Illtalian: Oh man, how much time do you have? I love music of all kinds, and my tastes are pretty diverse. Guys like Damien Rice, the Beatles, Phil Wickham, and Will Reagan are right there on my iPod next to rappers like Lecrae, Macklemore, Eminem, and the Roots, so, you know, I'm getting all sorts of different sounds going through my head each day. I also really love Beautiful Eulogy, especially their eclectic production style - that really influenced "Notti Insonni." Currently, I'm listening to a lot of Streetlight Cadence, an incredibly talented indie band coming out of Hawaii - I definitely recommend checking them out!
I think the connection you'll see when you compare all of those artists I just mentioned is that they're all quite different, they're eclectic, and they're very real. I really appreciate honesty and powerful emotion in music, which I think shows up in the way I write. I love musicians who stand out in some way, and I can't handle the generic, cookie cutter stuff on the radio these days. The thing I like most about these artists is their originality and sincerity.
Illtalian: Three words: keep the faith. If it's meant to be, it'll definitely be, but it will never be if you don't believe in yourself. People are like dogs: they can smell fear. Fans will notice right off the bat if you aren't confident in yourself, and if you aren't into your own music, why should anyone else be? I'd also remind them that hard work beats talent when talent refuses to work hard. The world doesn't owe you anything, neither do your fans, and neither does God. If you're just sitting on your hands waiting for something to magically fall into your lap, you'll be there for quite some time, regardless of how talented you are.
Finally, I'd say that they should always remember that God is in control. As Proverbs 16:9 says, "The heart of man plans his way, but the Lord establishes his steps." In other words, be flexible; Jesus may have other plans for you, and if you get really stuck on one way of doing things, you could miss out on something even better. If an opportunity doesn't work out, it means that God didn't want it to - don't waste time regretting missed chances. Just get back on the saddle, and trust the Lord to lead you where He will!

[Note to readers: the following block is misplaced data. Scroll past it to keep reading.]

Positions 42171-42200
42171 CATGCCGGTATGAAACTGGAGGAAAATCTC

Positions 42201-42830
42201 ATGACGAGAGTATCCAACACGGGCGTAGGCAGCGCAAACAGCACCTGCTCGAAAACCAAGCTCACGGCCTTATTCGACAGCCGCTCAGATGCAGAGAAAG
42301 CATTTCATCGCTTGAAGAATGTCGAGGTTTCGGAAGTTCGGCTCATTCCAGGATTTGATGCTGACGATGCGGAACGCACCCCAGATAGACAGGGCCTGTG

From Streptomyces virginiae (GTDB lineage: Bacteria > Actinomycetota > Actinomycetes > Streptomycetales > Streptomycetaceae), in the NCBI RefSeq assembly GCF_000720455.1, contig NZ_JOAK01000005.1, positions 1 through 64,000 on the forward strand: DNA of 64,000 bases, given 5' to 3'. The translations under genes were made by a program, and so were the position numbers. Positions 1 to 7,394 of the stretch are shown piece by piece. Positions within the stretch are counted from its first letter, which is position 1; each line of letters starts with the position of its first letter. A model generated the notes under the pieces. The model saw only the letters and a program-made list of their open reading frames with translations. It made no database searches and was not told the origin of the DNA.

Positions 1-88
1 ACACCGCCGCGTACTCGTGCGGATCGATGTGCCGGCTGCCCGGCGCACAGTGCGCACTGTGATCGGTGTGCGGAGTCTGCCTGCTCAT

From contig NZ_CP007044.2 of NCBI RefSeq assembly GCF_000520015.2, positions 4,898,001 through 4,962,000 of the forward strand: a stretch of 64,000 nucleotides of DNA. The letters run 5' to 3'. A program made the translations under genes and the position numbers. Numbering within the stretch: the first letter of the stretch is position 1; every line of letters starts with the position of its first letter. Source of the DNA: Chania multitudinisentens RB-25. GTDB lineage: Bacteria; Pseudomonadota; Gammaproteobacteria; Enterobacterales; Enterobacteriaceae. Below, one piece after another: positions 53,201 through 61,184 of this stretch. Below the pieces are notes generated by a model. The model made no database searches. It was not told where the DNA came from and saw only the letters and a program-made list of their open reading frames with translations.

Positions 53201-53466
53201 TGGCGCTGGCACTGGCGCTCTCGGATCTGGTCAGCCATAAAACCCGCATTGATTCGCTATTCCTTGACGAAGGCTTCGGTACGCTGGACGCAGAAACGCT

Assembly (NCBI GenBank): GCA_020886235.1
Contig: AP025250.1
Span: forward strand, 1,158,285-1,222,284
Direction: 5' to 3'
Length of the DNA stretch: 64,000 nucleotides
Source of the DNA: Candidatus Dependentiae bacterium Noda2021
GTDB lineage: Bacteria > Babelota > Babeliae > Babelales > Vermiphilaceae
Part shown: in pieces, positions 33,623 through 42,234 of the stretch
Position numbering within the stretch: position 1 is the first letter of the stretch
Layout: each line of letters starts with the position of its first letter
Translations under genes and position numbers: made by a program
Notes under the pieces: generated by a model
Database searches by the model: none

Illtalian: Lately, God has been teaching me a lot about patience, and a lot about faith. I just graduated college man, and let me tell you - it's been an interesting transition into the real world. Like, all of a sudden, there's no more excuses for me: no more, "Oh, I'll take music more seriously after I graduate," or "I'm still young, I have plenty of time to make it big!" Now it's the real world, as people love to constantly remind me. So trusting God has been a big issue in my life right now, because suddenly, this whole music thing is very real. I have student loans to pay off, bills coming in, and if I want to do music seriously and still be able to pay those bills and eat lunch, it's gonna require some serious work, and even more importantly, some serious faith. Because sometimes, it gets to be overwhelming, and you have to stop yourself and remember that you aren't drowning, and that God is in control and that He will get you from point A to point B one day at a time. It can get really frustrating, and I get impatient. I'll catch myself saying things like, "Lord, when is music going to pay off? I'm ready!" And then He'll show me some aspect of my life that needs a lot of work, and I realize that, whoops, no, I'm actually not ready yet after all. But I'm getting there. And God has just been speaking to me that He's not gonna let me get out ahead of myself, or ahead of Him. If He can take care of the sparrows and the flowers - insignificant little things, but they never worry about going hungry - then I know that He'll take care of me, too. It just requires some patience and faith on my part. One day at a time, right? One day at a time.